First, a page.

By Barbara Morris
GLITTER? THOSE ENCOUNTERING the paintings of Jamie Vasta in her new show After Caravaggio will find, rather rapidly, the works defy preconceptions about the medium of glitter and the playful associations one might conjure up - from Ke$ha to glue wielding tots, to drag queens. Vasta, a Bay Area-based artist, has been painting in glitter for ten years now. Her works grapple withcomplex, serious, even morbid subjects of sex and power, which are often filtered through a literary lens of re-imagined myths and dark, feminist reworkings of fairy tales.
Earlier bodies of work highlighted young girls stalking and butchering men who intruded on their mysterious wooded lair.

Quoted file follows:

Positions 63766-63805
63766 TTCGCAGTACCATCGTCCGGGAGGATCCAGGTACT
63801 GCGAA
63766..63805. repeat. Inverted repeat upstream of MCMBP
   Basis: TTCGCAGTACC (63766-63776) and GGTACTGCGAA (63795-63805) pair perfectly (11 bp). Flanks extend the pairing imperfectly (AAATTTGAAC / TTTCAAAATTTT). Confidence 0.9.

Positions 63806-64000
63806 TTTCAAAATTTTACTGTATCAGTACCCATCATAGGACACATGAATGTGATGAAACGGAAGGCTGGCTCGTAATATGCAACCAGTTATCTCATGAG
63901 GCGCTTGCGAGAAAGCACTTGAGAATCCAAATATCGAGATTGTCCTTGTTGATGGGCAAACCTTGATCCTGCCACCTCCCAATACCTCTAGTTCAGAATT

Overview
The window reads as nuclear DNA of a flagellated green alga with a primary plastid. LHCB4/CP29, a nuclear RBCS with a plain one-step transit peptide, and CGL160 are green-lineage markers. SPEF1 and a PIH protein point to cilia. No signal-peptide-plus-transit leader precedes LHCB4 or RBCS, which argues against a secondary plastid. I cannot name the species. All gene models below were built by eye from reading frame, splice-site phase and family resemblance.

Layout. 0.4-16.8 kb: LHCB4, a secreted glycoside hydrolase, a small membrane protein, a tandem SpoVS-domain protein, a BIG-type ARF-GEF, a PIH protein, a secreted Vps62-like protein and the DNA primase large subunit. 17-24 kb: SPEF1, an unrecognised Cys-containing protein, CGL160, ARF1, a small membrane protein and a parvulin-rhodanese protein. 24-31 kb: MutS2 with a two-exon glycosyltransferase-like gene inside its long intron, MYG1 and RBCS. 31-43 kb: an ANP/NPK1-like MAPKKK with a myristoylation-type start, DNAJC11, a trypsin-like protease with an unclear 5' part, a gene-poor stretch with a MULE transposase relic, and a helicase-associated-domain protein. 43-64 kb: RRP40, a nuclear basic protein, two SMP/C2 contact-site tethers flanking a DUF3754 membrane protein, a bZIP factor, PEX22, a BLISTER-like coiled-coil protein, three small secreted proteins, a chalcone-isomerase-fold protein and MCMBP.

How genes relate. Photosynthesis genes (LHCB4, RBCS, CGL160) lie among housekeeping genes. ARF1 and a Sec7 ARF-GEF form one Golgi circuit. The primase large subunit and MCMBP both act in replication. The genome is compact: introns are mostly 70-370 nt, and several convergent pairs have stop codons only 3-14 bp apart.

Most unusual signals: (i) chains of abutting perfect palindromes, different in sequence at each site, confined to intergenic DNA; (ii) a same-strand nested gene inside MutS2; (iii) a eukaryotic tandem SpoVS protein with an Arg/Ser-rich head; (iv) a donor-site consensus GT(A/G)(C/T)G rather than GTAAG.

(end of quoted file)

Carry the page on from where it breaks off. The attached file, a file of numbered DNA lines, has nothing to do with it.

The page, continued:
In honor of the 400th anniversary of his death last year, Vasta chose to undertake a series of works inspired by one of her favorite artists, Caravaggio. Sticking to her working process of
using friends and associates as models, Vasta mirrors Caravaggio's practice of using common people — in his case, fellow artists, friends and prostitutes — to portray angels, saints, Jesus and the Virgin. Vasta's subjects often replicate the gesture of Caravaggio's, but the artist regards the composition of the original more as a suggestion than a template. Not surprisingly,Vasta recasts her crew in roles irrespective of gender, a solution that Caravaggio, with androgynous models and sexual ambiguity deeply interwoven into his oeuvre, would certainly have applauded.